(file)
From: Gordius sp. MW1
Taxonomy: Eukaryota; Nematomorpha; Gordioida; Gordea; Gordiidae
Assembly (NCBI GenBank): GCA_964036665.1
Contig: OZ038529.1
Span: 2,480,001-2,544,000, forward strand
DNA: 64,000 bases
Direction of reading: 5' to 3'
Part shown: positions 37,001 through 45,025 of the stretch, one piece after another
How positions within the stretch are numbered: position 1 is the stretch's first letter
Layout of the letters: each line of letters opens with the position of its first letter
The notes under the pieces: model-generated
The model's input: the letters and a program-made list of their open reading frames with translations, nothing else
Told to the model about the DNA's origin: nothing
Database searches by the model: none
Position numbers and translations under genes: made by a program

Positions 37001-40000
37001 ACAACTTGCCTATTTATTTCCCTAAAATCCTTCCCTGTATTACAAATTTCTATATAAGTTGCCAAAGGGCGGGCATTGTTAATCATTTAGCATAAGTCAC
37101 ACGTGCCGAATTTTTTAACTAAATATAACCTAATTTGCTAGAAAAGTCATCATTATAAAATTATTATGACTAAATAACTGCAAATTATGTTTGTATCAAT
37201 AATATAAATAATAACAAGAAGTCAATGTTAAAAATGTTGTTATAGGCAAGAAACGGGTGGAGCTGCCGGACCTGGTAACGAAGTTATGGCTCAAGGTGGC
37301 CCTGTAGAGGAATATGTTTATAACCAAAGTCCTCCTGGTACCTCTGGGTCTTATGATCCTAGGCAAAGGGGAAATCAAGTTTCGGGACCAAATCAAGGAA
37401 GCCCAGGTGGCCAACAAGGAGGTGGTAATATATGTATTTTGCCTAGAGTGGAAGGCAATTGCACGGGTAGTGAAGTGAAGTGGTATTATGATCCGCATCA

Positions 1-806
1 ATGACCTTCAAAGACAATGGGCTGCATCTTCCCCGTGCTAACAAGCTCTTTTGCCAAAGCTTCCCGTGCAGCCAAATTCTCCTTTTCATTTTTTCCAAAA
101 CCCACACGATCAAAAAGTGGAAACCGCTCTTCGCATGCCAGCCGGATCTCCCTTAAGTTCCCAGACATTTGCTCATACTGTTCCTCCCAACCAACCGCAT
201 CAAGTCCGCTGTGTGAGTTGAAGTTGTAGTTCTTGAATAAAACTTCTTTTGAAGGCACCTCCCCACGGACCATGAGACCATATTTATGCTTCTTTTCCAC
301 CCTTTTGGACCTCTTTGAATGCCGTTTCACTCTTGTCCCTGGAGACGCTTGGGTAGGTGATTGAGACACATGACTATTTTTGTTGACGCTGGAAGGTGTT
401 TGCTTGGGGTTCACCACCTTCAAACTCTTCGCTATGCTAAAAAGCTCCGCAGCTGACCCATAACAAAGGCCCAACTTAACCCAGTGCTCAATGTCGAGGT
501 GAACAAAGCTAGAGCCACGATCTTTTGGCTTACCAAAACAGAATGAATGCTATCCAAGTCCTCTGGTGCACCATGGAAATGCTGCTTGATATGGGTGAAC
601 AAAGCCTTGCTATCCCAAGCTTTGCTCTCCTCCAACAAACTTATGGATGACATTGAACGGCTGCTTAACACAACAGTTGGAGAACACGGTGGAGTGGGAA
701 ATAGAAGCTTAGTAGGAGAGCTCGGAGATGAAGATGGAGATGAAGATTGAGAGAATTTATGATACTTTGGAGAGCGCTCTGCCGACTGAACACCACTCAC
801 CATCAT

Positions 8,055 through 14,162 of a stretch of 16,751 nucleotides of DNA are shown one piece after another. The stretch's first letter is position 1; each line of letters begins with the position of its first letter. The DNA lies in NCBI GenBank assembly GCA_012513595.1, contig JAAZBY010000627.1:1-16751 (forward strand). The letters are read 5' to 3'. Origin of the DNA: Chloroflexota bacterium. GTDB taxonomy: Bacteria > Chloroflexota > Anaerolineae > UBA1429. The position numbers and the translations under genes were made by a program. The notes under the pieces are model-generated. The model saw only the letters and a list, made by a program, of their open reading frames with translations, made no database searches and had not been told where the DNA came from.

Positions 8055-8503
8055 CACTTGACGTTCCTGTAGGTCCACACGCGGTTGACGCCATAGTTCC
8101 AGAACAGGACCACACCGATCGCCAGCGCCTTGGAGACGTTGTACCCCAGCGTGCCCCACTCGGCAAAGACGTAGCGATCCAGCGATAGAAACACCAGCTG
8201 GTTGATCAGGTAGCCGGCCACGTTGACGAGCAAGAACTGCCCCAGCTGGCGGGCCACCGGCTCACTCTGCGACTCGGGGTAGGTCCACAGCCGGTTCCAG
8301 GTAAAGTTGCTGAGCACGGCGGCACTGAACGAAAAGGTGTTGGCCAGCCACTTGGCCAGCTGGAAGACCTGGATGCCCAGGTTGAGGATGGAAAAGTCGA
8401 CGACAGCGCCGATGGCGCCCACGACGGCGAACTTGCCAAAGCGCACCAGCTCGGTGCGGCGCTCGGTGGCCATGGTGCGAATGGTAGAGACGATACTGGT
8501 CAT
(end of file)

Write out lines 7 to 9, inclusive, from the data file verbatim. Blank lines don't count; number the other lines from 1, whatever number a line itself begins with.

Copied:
Direction of reading: 5' to 3'
Part shown: positions 37,001 through 45,025 of the stretch, one piece after another
How positions within the stretch are numbered: position 1 is the stretch's first letter